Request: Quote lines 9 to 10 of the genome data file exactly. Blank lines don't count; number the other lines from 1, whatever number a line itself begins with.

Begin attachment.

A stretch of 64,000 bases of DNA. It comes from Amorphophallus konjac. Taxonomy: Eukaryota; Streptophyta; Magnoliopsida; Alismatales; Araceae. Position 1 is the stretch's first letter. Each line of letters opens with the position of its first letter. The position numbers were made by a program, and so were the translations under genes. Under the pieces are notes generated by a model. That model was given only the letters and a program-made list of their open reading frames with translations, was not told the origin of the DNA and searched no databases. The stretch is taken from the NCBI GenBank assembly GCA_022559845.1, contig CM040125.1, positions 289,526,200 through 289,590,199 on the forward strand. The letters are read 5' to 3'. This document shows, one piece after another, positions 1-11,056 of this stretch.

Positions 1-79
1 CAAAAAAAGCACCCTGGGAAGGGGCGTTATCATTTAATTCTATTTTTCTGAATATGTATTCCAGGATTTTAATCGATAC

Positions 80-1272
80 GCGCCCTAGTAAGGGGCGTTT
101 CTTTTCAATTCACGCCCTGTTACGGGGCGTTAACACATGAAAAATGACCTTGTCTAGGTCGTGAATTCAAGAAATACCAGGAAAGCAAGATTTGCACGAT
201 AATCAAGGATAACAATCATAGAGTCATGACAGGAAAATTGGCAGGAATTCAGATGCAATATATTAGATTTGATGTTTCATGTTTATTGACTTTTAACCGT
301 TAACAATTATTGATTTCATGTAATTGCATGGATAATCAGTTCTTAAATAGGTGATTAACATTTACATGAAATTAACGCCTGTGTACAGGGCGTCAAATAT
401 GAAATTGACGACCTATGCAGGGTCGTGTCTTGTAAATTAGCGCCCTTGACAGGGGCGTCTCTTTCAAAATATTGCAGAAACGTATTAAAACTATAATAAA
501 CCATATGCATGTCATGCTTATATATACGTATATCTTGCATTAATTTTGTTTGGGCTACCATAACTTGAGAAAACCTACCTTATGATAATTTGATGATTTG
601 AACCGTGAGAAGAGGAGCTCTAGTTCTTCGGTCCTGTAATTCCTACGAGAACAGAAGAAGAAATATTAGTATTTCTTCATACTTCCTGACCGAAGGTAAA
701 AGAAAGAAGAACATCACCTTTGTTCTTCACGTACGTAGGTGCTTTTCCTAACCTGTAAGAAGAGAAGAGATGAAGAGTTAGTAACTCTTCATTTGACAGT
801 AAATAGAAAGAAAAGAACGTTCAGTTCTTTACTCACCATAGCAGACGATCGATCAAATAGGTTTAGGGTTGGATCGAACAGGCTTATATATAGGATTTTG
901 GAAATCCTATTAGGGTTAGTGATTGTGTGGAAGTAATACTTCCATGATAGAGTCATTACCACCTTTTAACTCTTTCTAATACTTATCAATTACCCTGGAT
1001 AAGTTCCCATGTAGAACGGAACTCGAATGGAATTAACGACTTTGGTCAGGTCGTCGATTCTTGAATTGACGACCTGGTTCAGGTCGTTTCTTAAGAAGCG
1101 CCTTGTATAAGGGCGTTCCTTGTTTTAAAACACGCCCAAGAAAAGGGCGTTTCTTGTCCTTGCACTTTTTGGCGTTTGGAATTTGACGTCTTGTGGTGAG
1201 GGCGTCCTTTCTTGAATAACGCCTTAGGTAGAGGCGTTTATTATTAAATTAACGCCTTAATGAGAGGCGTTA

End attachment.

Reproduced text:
401 GAAATTGACGACCTATGCAGGGTCGTGTCTTGTAAATTAGCGCCCTTGACAGGGGCGTCTCTTTCAAAATATTGCAGAAACGTATTAAAACTATAATAAA
501 CCATATGCATGTCATGCTTATATATACGTATATCTTGCATTAATTTTGTTTGGGCTACCATAACTTGAGAAAACCTACCTTATGATAATTTGATGATTTG